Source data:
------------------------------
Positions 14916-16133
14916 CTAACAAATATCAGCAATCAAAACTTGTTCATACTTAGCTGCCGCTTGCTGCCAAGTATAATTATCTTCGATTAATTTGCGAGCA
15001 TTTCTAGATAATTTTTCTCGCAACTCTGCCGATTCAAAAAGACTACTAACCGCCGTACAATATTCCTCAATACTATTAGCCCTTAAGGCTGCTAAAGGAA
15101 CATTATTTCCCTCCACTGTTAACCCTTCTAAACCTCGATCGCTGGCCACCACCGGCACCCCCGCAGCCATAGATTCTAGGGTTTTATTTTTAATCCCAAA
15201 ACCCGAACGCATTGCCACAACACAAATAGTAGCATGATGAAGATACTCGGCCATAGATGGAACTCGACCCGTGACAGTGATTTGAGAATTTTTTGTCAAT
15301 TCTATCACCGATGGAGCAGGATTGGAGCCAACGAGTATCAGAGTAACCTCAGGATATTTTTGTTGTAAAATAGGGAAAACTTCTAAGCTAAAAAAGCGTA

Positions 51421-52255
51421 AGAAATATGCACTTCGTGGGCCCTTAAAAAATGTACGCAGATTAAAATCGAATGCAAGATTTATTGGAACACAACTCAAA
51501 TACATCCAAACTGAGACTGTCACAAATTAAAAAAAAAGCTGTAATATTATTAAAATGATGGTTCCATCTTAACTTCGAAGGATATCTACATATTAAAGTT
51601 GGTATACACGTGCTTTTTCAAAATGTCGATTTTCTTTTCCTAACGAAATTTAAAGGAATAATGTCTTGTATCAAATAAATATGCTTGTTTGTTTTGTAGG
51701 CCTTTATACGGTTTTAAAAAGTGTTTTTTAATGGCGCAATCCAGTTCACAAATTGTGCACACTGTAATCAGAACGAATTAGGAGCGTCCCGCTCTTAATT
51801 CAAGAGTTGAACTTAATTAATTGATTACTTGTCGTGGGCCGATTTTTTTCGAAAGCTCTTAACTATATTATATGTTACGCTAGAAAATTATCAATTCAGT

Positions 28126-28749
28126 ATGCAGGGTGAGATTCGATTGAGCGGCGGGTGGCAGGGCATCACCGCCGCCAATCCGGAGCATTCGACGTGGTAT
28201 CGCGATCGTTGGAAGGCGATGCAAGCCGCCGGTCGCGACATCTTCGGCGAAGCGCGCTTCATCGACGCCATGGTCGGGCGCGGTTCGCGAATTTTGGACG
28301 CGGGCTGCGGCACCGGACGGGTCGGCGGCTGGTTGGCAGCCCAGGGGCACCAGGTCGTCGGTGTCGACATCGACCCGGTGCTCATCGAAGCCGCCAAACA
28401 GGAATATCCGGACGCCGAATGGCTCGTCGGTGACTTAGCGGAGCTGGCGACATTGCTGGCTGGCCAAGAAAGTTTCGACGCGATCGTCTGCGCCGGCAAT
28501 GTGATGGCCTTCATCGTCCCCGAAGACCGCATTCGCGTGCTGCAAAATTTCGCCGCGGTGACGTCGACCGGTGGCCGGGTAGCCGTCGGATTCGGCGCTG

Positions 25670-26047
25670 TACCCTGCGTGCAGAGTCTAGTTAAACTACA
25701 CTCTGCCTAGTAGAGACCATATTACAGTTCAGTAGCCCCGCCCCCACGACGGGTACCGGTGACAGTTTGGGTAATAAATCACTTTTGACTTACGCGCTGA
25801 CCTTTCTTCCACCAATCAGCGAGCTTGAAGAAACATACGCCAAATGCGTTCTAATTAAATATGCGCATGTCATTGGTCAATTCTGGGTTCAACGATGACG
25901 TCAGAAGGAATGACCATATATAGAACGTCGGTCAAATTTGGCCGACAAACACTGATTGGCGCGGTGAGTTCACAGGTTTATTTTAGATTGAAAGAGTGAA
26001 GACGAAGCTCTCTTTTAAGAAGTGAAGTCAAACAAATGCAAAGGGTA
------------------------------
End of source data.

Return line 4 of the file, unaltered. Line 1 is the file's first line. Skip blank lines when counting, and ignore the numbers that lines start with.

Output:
15101 CATTATTTCCCTCCACTGTTAACCCTTCTAAACCTCGATCGCTGGCCACCACCGGCACCCCCGCAGCCATAGATTCTAGGGTTTTATTTTTAATCCCAAA